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27.  ROTEXIWERE STREET THEATRE- MONTMORENCY                                     By Fred Page

             The original idea for establishing this theatre was generated by Rotary in 1975.  After conducting a feasibility
             study which confinned Rotary's conviction that there was little in the way of local entertainment, and that the
             local community would support the establishment of a cinema in the district, it was decided to proceed.

             Recognising the extent of the project, Eltham Rotary invited Eltham Apex to become a partner in the project.
             By August of the same year a management arrangement had been devised and a co-operative finance scheme
             approved. (Hence the name Rotex, derived from Rotary-Apex)

            The site for the theatre was a disused supermarket in Were St. Montmorency.  Note that this is the reverse of
            what happened to so many cinemas that became supermarkets and retail stores. The conversion was carried
            out by constructing a wall about one third of the way in from the left hand side ofthe building. This smaller area
             became the space for the foyer, toilets and candy/ticket counter. As the building was on the comer of a broad
            laneway an  entrance to the foyer was made on this facade and a porch built over the door.

            At the Were St. frontage a projection booth was constructed which, luckily, did not encroach onto the footpath
            as there was a paved area and small garden in front of the original building. The cladding of the extension was
            stained timber.  In  the remaining part of the building  luck was again wftfl the sponsor organisations as the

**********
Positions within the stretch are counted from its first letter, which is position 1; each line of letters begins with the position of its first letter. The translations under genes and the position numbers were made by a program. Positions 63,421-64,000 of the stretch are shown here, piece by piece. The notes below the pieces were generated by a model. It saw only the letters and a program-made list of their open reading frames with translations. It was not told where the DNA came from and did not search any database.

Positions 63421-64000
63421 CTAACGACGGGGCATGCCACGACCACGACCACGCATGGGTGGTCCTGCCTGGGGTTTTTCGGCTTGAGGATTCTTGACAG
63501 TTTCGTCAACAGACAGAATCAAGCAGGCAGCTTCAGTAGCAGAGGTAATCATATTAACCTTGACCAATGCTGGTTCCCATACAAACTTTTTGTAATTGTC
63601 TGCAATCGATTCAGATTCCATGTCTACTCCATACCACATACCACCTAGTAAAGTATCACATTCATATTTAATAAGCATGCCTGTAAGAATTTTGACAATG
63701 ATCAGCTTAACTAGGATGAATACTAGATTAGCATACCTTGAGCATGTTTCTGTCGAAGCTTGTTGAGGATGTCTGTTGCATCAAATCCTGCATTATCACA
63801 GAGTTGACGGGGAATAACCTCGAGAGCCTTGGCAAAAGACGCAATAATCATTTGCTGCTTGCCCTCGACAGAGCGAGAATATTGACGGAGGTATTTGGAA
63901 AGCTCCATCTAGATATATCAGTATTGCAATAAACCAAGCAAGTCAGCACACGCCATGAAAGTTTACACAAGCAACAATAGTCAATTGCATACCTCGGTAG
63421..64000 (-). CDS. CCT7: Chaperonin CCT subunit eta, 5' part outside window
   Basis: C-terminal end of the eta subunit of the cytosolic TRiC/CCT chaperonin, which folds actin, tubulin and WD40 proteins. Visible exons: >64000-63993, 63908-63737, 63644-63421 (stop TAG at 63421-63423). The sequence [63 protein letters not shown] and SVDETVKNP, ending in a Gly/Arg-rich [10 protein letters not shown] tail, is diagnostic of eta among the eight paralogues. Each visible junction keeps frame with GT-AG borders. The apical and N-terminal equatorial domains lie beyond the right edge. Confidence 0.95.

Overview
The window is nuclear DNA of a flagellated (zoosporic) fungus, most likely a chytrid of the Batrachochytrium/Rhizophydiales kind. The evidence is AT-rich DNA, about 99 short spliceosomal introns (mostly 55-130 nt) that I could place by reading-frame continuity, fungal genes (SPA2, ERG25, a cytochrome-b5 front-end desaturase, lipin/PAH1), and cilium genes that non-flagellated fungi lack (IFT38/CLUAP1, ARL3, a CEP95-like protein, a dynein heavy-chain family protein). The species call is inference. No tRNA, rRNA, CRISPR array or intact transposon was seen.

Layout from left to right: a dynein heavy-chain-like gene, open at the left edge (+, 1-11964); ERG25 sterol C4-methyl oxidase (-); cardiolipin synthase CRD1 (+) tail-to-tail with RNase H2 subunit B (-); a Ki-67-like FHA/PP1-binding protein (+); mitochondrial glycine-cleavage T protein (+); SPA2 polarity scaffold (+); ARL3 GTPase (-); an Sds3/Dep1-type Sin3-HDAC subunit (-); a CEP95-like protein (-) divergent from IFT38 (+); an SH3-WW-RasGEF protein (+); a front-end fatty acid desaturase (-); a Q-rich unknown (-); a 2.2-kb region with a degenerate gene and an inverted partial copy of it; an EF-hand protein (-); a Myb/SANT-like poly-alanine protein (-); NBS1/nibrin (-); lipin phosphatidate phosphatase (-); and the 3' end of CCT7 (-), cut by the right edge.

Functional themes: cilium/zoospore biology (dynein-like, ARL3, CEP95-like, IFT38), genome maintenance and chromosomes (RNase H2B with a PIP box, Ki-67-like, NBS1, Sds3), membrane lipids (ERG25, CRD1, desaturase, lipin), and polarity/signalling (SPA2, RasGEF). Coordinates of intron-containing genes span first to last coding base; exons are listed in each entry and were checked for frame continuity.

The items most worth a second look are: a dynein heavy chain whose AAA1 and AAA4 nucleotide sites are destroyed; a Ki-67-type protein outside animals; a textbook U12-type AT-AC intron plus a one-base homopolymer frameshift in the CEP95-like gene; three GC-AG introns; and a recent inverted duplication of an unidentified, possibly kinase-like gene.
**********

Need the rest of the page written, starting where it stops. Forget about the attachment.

structure was built on the "clearspan" principle thereby avoiding pillars to support the roof.  At the far end the
            screen was hung immediately in front of the rear wall and the floor left at its original level for about 10 tt (3
            metres).  At this point the supermarket floor was torn up and a new raked floor installed which sloped from its
            original level at the rear to about 3 ft (1  metre) below the stage level.

            The auditorium seated 200 and the predominant colour was various shades of purple.  This decor extended to
            curtains, drapes, carpets and seats.  The painted surfaces were in a cinnamon shade.  The overall effect was
            very pleasing and the architect, Mr. Les Clarke, won an  award for the conversion.

            From the idea of the cinema, the decision to proceed, the negotiations for a permit and the building work took:
            about 18 months and the theatre opened in August 1976. The enterprise was a commercial success and before
            its first year was completed the original projectors were replaced with the latest Toshiba projectors and new
            audio equipment.

            After several years as  a Rotary•Apex project the theatre was taken  over by  local commercial interests and
            renamed the Were St.  Theatre. The screening policy of the theatre was to show a mixture of  unusual  and
            mainstream films six nights a week with Saturday matinees and midweek matinees for organised groups for
            which catering was available.

            Due to the property boom of the late 1980's, the site was considered too valuable to remain as a theatre and
            was sold  at auction on  24th August, 1988 for $625,000.  The final screening was a few weeks later on  12th
            October. The purchasers of the property were unable to redevelop it and after laying idle for about 2 years, it
            was converted to a bingo hall by restoring the floor to the original level.  This venture has not been successful
            and in late 1994 the property was again for sale. The seats from the Rotex have been recovered and are now
            in the stalls area of the Carlton Moviehouse.

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